Schizosaccharomyces japonicus and Schizosaccharomyces pombe exhibit divergent mitotic programs. Left: Live S. pombe and S. japonicus cells expressing the endoplasmic reticulum marker GFP-ADEL and the nucleoplasmic protein Nhp6-mCherry. Note a considerably larger cell size in S. japonicus. Scale bar 5 μm. Right: Schematic representation of mitotic division in the two sister species. Adapted from [108], Current Opinion in Microbiology, Vol 28, Gu, Y. and Oliferenko, S., Comparative biology of cell division in the fission yeast clade, p.18-25, Copyright (2015), with permission from Elsevier
Fig. 7
Fig. 7
Ashbya gossypii as a model for cytosolic organization. Left: image of a growing young mycelium. Middle: A.gossypii hyphae with clustered mRNA transcripts. Asynchronously cycling nuclei are shown in blue and clustered cyclin transcripts in orange. Right: cartoon depiction of A.gossypii hyphae with nuclei and clustered transcripts. Scale bars 5 μm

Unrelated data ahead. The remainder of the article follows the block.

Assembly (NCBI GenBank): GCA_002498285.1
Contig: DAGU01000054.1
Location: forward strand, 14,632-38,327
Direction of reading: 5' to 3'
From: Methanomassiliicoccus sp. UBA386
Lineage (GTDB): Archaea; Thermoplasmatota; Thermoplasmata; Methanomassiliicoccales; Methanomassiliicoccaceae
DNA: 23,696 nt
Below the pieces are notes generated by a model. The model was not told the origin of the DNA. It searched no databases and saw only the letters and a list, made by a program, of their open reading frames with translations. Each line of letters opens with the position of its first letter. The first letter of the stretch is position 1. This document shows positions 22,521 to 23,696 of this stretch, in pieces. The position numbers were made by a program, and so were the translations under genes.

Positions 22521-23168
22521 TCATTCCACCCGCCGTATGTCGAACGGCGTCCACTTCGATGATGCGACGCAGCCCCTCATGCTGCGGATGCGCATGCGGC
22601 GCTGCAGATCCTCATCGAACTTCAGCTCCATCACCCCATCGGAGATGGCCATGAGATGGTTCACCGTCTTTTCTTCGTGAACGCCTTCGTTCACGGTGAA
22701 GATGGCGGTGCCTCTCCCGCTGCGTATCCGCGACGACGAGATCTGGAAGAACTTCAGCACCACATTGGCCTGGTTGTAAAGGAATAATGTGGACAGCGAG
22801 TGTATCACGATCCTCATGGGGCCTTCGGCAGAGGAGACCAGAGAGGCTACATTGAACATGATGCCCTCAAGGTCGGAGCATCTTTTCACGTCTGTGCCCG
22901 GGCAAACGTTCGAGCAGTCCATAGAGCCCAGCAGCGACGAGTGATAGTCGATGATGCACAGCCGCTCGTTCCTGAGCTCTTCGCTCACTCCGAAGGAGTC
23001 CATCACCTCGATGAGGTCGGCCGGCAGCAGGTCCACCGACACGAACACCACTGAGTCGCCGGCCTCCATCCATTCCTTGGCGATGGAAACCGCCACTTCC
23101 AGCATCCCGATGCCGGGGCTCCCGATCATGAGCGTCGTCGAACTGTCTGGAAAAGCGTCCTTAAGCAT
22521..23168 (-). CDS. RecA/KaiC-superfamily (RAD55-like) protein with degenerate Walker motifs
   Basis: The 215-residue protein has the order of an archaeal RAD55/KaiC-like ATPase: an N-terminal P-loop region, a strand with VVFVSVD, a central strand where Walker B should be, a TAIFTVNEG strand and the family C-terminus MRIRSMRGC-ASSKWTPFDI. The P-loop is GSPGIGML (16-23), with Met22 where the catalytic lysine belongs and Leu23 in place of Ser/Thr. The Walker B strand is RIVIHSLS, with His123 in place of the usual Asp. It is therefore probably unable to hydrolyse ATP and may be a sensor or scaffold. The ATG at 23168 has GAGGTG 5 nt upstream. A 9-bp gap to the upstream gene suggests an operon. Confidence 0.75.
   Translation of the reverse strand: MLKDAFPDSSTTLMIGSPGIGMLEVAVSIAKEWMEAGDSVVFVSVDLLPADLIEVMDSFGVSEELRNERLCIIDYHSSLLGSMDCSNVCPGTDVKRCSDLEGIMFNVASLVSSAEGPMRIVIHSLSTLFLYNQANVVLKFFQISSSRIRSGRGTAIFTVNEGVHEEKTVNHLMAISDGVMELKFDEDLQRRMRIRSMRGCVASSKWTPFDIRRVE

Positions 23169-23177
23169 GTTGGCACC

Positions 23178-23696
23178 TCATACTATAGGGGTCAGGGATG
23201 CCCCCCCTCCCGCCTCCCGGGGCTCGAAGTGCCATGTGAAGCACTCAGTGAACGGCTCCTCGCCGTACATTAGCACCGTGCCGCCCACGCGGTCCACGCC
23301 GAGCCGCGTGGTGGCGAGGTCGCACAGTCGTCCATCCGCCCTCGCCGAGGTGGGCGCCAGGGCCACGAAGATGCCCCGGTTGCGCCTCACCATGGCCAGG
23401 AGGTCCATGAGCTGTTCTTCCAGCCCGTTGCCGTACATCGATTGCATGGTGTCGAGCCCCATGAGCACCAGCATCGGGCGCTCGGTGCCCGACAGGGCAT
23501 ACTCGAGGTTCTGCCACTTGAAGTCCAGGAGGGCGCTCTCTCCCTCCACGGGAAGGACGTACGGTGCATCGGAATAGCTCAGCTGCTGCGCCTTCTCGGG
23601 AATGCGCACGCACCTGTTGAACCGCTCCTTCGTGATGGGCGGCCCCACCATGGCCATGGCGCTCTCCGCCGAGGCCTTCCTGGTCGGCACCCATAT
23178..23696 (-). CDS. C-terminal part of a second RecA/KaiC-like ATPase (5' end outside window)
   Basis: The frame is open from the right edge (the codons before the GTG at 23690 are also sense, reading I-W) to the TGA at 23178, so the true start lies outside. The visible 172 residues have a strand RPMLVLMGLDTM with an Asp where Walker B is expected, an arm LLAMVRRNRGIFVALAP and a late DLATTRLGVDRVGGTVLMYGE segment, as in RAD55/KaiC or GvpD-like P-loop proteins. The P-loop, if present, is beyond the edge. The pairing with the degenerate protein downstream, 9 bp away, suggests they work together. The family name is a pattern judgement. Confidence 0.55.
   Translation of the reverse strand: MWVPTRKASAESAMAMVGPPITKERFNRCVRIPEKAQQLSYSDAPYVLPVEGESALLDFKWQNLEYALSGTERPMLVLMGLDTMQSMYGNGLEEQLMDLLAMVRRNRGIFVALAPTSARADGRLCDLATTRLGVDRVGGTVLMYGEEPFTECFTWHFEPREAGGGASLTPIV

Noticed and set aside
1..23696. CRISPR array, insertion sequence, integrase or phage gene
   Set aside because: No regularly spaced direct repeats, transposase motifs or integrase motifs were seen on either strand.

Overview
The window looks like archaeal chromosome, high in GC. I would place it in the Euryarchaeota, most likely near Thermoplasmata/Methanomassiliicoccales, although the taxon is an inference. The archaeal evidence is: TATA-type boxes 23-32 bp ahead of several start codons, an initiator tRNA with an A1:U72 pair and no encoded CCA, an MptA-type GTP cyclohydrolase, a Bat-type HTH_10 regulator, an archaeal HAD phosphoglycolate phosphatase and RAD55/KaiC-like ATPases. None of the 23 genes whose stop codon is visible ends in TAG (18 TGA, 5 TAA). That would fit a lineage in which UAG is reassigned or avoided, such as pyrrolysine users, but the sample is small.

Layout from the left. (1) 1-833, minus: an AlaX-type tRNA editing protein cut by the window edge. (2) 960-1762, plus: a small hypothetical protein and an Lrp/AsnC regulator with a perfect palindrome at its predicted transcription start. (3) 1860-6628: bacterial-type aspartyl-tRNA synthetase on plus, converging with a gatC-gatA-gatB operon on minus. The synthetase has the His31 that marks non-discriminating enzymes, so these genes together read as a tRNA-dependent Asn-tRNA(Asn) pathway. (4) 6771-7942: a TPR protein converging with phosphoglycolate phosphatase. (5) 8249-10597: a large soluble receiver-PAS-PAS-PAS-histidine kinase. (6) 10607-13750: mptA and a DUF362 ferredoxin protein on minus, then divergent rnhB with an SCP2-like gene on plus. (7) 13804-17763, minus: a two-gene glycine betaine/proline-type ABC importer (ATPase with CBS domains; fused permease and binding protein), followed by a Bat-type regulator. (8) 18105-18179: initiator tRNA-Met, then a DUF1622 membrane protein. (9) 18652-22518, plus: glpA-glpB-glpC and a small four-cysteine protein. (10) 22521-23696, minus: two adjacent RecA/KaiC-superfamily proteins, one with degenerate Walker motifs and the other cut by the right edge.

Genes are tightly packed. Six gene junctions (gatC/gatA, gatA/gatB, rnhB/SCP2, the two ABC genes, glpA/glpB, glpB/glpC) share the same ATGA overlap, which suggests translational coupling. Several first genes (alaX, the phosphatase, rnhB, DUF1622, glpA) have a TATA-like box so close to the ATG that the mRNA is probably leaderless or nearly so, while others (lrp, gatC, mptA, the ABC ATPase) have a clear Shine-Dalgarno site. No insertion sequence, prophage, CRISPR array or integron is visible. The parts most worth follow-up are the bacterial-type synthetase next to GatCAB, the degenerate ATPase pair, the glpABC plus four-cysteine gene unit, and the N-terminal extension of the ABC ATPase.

Fig. 8
Fig. 8
Volvox and volvocine algae. a Cladogram of selected volvocine species shown in cartoon form with successive cellular and developmental innovations indicated by bulleted descriptions above or below the node in which they arose. Species with published sequenced genomes have names in blue-shaded boxes. be Light micrographs of vegetative phase Volvox carteri (Volvox) showing a mature pre-cleavage stage adult (b); a mother spheroid with juveniles (c); and an isolated gonidium (d) or somatic cell (e) from a mature pre-cleavage adult spheroid. f Light micrograph of a Chlamydomonas reinhardtii cell. g Schematic of the Volvox vegetative life cycle synchronized to a 48-h diurnal cycle. A boxed key showing cell types and extracellular matrix (ECM) is in the upper left. Development starts with mature pre-cleavage adults (~11:00 on diagram) and proceeds clock-wise through embryogenesis, cyto-differentiation of germ cells (gonidia) and somatic cells in juveniles, hatching of juveniles, and maturation to become the next generation of adults. After hatching the ECM and parental somatic cells of the previous generation are discarded. The cartooned stages corresponding to light micrographs in panels b and c are labeled